Finally! Spring is here! Once more, ’tis the season of colorful veggies. And fresh-cooked whole grains to complement those lovely vegetables. Millet, amaranth, quinoa, even steel-cut oats are great candidates for savory suppers. Or how about a member of the rice family? Brown, black, red, and purple are all as delicious as they are visually appealing. (Bonus tip: if you want to dye something black or dark purple, cook black or purple rice with some extra water, drain the rice when it’s cooked through, and use the reserved cooking water as a natural dye.)
For this batch of eggplant-infused “dirty”-style rice, I opted for my favorite whole grain: wild rice. In this case, true wild rice from Minnesota. Both cultivated wild rice and true wild rice are equally tasty, but I prefer the true wild rice for its earthy/smoky flavor and the fact that it cooks more quickly than cultivated wild rice — more like 35 minutes instead of the 50 minutes the latter requires. And if you let the grains soak in water overnight or for about six hours, you’ll cut the cooking time by two-thirds. That’s true for any whole grain. That means true wild rice is done in about 15 minutes; cultivated wild rice is ready in about 20.
If you do go hunting for true wild rice, look for the longest-grained rice you’ve ever seen. Cultivated wild rice is medium-grained and glossy brown/black, but true wild rice is at least twice as long and is tan with long dark streaks. (I think of it as “painted rice.”) You’re more likely to find true wild rice in stores that carry a wide variety of grains and imported goods. I usually scoot by Zingerman’s to pick up a bag whenever I’m in Ann Arbor. Be sure to store your wild rice — and any other whole grain! — in the fridge to extend its freshness. No point in letting any of those delicious grains go to waste!
Eggplant Sauté with Celery, Peppers & Wild Rice Serves 4 people for lunch or 2 for a hearty dinner. Feel free to add cooked chicken or lamb to the finished dish.
1/2 cup raw wild rice
1 small onion, chopped (or half of a standard-sized yellow onion)
4 celery ribs, chopped (I suggest opting for organic celery since celery is one of our top-sprayed crops)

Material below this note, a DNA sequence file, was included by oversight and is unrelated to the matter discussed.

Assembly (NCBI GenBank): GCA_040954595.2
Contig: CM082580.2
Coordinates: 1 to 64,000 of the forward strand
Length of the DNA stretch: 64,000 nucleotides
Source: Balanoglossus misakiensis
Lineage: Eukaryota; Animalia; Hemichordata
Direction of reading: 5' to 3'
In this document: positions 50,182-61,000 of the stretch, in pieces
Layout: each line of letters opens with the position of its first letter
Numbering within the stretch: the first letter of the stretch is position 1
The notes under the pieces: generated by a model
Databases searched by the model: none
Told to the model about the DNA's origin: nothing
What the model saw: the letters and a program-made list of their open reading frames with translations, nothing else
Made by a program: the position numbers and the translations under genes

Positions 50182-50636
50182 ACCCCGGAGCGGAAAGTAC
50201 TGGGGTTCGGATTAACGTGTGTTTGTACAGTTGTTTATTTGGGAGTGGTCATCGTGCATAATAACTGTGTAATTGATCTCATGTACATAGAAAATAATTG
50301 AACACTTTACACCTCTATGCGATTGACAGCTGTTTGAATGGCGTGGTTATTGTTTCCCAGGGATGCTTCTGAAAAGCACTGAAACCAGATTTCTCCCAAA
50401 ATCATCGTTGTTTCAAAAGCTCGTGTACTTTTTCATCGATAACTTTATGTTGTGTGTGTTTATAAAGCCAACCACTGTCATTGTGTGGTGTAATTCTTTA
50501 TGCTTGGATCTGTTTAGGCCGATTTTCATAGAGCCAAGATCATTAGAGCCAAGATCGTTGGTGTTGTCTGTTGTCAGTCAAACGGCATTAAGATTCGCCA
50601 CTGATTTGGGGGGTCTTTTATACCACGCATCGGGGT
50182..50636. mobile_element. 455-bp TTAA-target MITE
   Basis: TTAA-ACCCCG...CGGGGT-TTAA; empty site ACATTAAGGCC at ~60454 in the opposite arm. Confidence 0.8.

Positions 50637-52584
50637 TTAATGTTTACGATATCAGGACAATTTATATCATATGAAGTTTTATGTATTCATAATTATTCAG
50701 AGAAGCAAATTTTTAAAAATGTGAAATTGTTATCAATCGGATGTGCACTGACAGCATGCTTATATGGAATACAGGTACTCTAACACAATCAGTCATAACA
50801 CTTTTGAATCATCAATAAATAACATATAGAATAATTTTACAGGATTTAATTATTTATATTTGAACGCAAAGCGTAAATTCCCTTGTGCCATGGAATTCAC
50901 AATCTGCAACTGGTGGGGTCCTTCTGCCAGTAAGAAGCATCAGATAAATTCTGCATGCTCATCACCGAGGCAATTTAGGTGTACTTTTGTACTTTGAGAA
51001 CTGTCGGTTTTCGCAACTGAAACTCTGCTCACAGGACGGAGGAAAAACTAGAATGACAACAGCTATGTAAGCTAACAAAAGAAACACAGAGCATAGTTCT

1 small red bell pepper, seeds and stem removed, chopped
1 medium eggplant, ends removed but skin left on, chopped
5 cloves garlic, minced
1 T. thyme
Drizzle of tamari (be sure to use wheat-free tamari/soy sauce if you’re making a gluten-free dish)
Drizzle of pomegranate molasses (optional, but adds a subtle sweetness to contrast against the savory tamari)
Place wild rice in a pot and add 1 1/2 cups water or chicken broth. You can do this several hours ahead of making the dish so that the rice is pre-soaked and will cook in fewer than 15 minutes. Otherwise, simmer rice covered over medium-low heat for about 30 minutes for true wild rice and 50 for cultivated wild rice. (Pre-soaked cultivated wild rice will need about 20 minutes to cook.) When the rice has reached its desired tenderness, drain well. Note that since wild rice doesn’t absorb liquid as readily as non-wild rice does, you’ll almost certainly need to drain away the remaining water.
While rice cooks, heat a drizzle of extra-virgin olive oil over medium heat for a minute. Add onion, celery, and pepper and cook for 10 minutes or until onions are soft. Stir in eggplant and cover. Let cook undisturbed for 10 minutes more. Stir in remaining ingredients and recover. Cook for 5 minutes. Assuming that your eggplant was fresh, you’ll be well on your way to having gorgeously textured eggplant that nearly melts in your mouth.
Stir in cooked and drained wild and cook, still covered, for a final 5 minutes. Serve immediately, perhaps with a goat’s- or sheep’s-milk cheese to emphasize the Middle Eastern aspects of the dish. Leftovers can be refrigerated for up to 5 days. (Try topping with a poached egg when you reheat your leftovers.)